Beyond the Global Cabbage Patch





Karen Dubinsky is Professor of Global Development Studies and History at Queen’s University in Kingston, Ontario. Her latest book is "Babies Without Borders: Adoption and Migration across the Americas," now out in paperback from NYU Press.

Last year, immediately after the earthquake, the world’s media, relief and aid organizations, and not a few would-be adoptive parents, collectively turned their attention to the needs of Haitian children.  Less famously, at the same time, the U.S. Navy and Coast Guard sent cutters, an aircraft carrier and other boats to patrol the waters, ensuring that Haitian adults stayed put.  Coast Guard commander Christopher O’Neil announced that anyone caught leaving the island and heading toward Florida would be returned.  A week later, according to the New York Times, U.S. Homeland Security Secretary Janet Napolitano urged Haitians to “resist an impulse to leave the island and to come here.”  A few days after that, Laura Silsby and a group of Idaho Baptists Missionaries assumed they could take a van load of Haitian children across the border with no travel or adoption documents; just one very high profile example of how children and adoption moved almost instantly into the public discussion of disaster relief in Haiti.

The U.S. is currently experiencing paroxysms of immigration anxieties, at the same time as remaining the country with the highest international adoption rate in the world.  How do we understand this enthusiastic embrace of the “needy Third World child” with cold shoulder—even cocked rifle—turned towards adults from the same place?  The response to the Haitian earthquake revealed some popular but simplistic ideas about international adoption, which cast adoptive parents as either humanitarian heroes or colonizing baby-snatchers, ignores birth parents, and elevates children as little more than posters for Western goodness; cute and mute.  We are steeped in either feel-good stories of rescue or horrific tales of kidnap, which flatten the disparate and contradictory stories of real life, not to mention help us avoid any discussion of the political and economic forces that produce the iconic needy Third World baby.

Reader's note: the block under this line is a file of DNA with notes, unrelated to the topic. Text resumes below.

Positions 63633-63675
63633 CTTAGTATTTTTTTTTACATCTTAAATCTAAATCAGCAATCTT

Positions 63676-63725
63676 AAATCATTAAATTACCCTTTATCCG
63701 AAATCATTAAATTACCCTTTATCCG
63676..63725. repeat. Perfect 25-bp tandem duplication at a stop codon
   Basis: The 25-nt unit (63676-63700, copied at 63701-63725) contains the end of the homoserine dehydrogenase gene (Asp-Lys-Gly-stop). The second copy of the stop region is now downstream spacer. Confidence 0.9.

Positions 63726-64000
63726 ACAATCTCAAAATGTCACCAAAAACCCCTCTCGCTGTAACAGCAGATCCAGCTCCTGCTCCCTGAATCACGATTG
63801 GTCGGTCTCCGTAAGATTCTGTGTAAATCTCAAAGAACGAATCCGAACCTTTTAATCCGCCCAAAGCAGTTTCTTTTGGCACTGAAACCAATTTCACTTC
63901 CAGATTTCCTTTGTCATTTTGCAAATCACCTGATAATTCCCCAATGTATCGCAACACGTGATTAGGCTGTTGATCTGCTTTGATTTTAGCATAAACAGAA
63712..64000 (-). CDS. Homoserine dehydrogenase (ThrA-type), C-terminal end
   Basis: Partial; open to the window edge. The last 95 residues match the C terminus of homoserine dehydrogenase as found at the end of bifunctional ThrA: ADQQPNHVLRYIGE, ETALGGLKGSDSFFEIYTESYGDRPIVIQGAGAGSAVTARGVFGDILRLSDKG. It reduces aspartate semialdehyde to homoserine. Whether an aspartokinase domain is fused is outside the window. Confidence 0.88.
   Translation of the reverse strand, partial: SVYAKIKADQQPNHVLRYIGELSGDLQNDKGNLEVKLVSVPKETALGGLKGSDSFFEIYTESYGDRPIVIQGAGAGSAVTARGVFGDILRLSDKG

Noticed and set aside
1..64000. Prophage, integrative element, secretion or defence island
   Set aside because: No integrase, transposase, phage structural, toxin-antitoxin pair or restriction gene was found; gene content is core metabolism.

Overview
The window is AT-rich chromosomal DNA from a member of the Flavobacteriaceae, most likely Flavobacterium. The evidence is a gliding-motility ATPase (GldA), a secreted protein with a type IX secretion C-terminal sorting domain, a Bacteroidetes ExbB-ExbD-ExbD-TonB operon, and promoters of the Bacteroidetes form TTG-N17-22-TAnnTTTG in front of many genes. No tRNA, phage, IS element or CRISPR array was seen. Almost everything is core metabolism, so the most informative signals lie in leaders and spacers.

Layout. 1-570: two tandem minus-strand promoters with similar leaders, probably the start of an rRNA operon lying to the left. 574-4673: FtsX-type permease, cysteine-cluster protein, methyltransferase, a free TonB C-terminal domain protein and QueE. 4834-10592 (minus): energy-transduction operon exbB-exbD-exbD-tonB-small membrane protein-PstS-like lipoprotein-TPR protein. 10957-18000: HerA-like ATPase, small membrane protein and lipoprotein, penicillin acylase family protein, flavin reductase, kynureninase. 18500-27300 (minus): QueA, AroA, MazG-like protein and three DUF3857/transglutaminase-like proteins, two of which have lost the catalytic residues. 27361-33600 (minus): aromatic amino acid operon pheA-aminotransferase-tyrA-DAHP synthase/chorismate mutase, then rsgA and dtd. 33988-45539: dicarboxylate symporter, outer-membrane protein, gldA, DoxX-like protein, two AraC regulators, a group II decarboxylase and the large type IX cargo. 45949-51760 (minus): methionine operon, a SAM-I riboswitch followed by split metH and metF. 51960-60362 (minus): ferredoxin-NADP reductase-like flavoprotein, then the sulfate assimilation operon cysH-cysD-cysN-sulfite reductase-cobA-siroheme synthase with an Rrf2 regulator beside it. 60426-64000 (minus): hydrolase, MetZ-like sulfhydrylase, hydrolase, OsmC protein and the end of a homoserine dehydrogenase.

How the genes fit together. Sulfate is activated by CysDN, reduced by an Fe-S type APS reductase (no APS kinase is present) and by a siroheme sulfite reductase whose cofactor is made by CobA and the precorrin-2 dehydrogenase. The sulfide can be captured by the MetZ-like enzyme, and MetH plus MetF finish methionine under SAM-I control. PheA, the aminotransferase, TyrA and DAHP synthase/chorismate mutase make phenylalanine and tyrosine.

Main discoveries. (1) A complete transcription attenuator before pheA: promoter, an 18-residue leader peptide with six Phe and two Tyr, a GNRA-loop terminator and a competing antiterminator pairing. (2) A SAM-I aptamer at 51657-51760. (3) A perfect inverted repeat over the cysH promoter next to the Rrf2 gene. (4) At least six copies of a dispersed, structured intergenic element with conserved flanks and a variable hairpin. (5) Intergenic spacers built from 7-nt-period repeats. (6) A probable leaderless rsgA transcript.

One-dimensional notions of adoption as rescue have combined with very specific modern North American definitions of childhood innocence.  This creates a certain wishful “racelessness” when it comes to babies.  “They’re cute when they’re young,” was a comment overheard by a friend of mine as he and his two Vietnamese-born daughters passed an elderly white couple at a swimming pool in their neighbourhood in small-town Ontario.  In its crude simplicity I think it explains very well the enormous political and cultural work done by babies. 

Despite the pictures we see on the news or in adoption agency advertising, the world is not a cabbage patch.  Babies do not sit alone, removed from parents, neighbours, and communities, waiting for Westerners to rescue them.  The adoption system we’ve inherited over the past century, domestic and international, is practiced as a zero-sum game:  I win, you lose.  Loss is always part of the story, not just in the case of scandalous, illegal, baby-snatching adoption.

It’s easy to be blinded by the dazzling pleasures of child rescue not just because of our investment in sentimental notions of children, but also because we think of children as politically neutral.  The separation of children from political citizenship is one of the mainstays of our world.  We guard our children’s political innocence the way earlier generations “protected” women from the sordid messiness of voting and such.  But a long history of child adoption and migration conflicts show us how inseparably children are attached to adult political worlds.  During the Cold War, Cuban child exiles in the U.S., whose immigration was organized by a complex combination of CIA ideologues and humanitarian Catholics, became miniature symbols of anti-Castro resistance.  Foster parents in the U.S. were encouraged to “fight communism one child at a time” by taking in one or two.
Meanwhile, in 1960s Canada, white families with adopted black children also became iconic, for some, of Canada’s multicultural tolerance.  When Canada’s multiracial families—“Canada’s ambassadors for peace” as they were dubbed—were set next to images of U.S. black children victimized by civil rights-era racial violence, Canada’s claim for the moral high ground seemed assured.  And one way contemporary Guatemala has coped with the dubious distinction of being the country with the world’s highest per capita adoption rate has been the periodic outbreak of organ theft rumours.  In the upside-down world of global political economy, the belief that one’s children are worth more dead than alive isn’t such a stretch.

All of these cases illustrate the anxieties and aspirations of adults.  Adult political conflicts, such as the Cold War, civil rights and race politics in the 1960s, wars of empire in 1980s Latin America, to name a few examples, are always fought through and for children.  Fantasies of child rescue are appealing because of our historical symbolic and psychic investment in “childhood.”  But the impulse to find a place beyond conflict is not such a bad thing.  Maybe we could gather up all the warmth and compassion we seem to want to bestow on children, at least for the first few years, and spread this around more evenly towards everyone. 


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